By: Lynda Hollenbeck
"They" say — whoever the proverbial "they" might be — that timing is everything.
I won't argue with the thought, particularly in regard to the timing of this column. As I write it, Thanksgiving hasn't happened yet, but by the time it's published, Thanksgiving 2013 will be history.
So what do I focus on as I face the challenge of being betwixt and between what really is my favorite holiday of all? I guess I'll just go for a hodgepodge of "stuff."
First, to belabor the point I just alluded to, Thanksgiving really is at the top of my holiday calendar list.
To me, it's a much better than Christmas because it's about family and friends and food and fellowship and all good things in between. There's no pressure to find the perfect gift for everyone one knows. The focus is on enjoyment.
Still, if we get to the real reason for the season, obviously Christmas should come first. That's a no-brainer. Still, the extraneous influences and human-made pressures have made the yuletide season hectic and difficult and expensive and exhausting.
But Thanksgiving? It has retained all of the goodness the holiday was intended to encompass. And I look forward to it every year.
Someone recently mentioned that I should write about "random acts of kindness" since this is the season when we try to be thankful for what we have and focus our attention on the needs of others, many of whom are less fortunate.
I liked that idea and would recommend the plan for anyone. You may think you know someone well, but most of the time we aren't aware of the burdens others are carrying. Sometimes the nicest thing you can do for someone is give the person a hug or some other expression of affection.
The woman who suggested the idea had been the recipient of an unexpected act of kindness. She had planned to purchase an item that didn't fit into her budget on that day and asked the store clerk to save it until her next payday.
When she got ready to pay for her purchases that particular day, the clerk handed her the item she had desired and told her it was hers to enjoy; the employees had taken care of it as their gift to her.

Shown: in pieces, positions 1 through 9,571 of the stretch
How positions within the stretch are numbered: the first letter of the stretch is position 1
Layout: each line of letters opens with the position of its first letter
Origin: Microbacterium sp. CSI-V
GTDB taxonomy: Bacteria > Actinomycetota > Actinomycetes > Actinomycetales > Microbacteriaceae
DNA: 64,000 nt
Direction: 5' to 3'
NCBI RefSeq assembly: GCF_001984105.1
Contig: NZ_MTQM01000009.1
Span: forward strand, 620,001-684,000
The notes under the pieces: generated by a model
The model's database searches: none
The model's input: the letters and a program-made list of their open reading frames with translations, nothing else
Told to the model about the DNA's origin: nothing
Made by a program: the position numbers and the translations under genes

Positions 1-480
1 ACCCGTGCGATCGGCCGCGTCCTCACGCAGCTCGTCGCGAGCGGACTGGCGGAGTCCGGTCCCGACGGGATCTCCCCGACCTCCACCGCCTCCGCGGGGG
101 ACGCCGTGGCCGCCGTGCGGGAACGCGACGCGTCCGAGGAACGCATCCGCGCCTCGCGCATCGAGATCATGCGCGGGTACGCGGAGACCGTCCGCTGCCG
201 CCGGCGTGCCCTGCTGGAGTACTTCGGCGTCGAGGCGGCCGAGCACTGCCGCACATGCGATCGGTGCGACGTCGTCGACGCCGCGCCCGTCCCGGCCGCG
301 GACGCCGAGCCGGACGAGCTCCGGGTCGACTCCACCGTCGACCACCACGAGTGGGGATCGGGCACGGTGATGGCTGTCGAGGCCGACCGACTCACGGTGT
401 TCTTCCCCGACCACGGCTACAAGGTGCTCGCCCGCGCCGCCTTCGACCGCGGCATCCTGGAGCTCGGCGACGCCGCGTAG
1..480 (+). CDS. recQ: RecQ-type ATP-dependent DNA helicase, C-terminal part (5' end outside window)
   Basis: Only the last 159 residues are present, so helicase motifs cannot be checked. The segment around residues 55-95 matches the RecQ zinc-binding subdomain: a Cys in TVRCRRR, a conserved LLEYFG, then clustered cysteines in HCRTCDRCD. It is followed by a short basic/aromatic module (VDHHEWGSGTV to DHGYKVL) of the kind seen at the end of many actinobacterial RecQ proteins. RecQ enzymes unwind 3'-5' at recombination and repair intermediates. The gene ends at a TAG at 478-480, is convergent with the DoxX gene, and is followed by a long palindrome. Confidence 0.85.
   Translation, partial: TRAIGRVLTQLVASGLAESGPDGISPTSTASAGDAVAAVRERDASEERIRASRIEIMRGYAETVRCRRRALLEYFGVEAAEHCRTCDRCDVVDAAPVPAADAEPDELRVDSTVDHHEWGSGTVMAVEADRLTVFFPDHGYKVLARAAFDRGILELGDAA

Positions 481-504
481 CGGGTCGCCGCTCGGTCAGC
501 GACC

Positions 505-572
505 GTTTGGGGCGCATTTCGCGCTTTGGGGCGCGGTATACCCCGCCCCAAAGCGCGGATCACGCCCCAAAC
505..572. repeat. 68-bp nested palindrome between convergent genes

What a lift this gave her. It was a little thing, but as the old song says, little things mean a lot.
Sometimes all we need do is open our eyes and take a look at what's going on around us. We can do some little something that will open up a whole new world of happiness for someone else.
We don't have to become professional do-gooders to make our mark in the world. Notoriety isn't what it's all about. Just think about the possibilities.
A phone call to a lonely person can be a huge morale-booster.
A card or note is even better. That way it can be enjoyed and treasured over and over, sometimes years later, if it's saved and the person runs across it again — often by chance.
Unfortunately, note-writing has become nearly a lost art in itself. I still have lovely notes I received in earlier years from some of Benton's finest women. Among these were Wells Alsobrook and Anne Jones. When I had written a story they especially appreciated, they took the time to put their thoughts in writing and let me know. These are personal treasures.
I'm thankful for people like this that it was my privilege to know.
My spouse was a wonderful note-writer. Unlike me — who intends to do it but rarely does it happen — Ed would jot off a few well-chosen words to congratulate someone on an accomplishment, to offer comfort in a hurting situation, or scribble some words simply to nurture a friendship.
As I look forward today (on Wednesday) to a family Thanksgiving, I do so with a heart full of love for those closest to me and gratitude for those who meant so much but have passed on.
Many people are grieving now, and when grief is raw, there is little that can be done to ease the hurt. But time and faith can bring much healing. I know this from experience.
I pray that they — as I did and continue to do — can reach the point that rather than feel bitterness at their loss, they can become grateful for what they had.
It is, after all, the season to be thankful.
Lynda Hollenbeck is senior editor of The Saline Courier.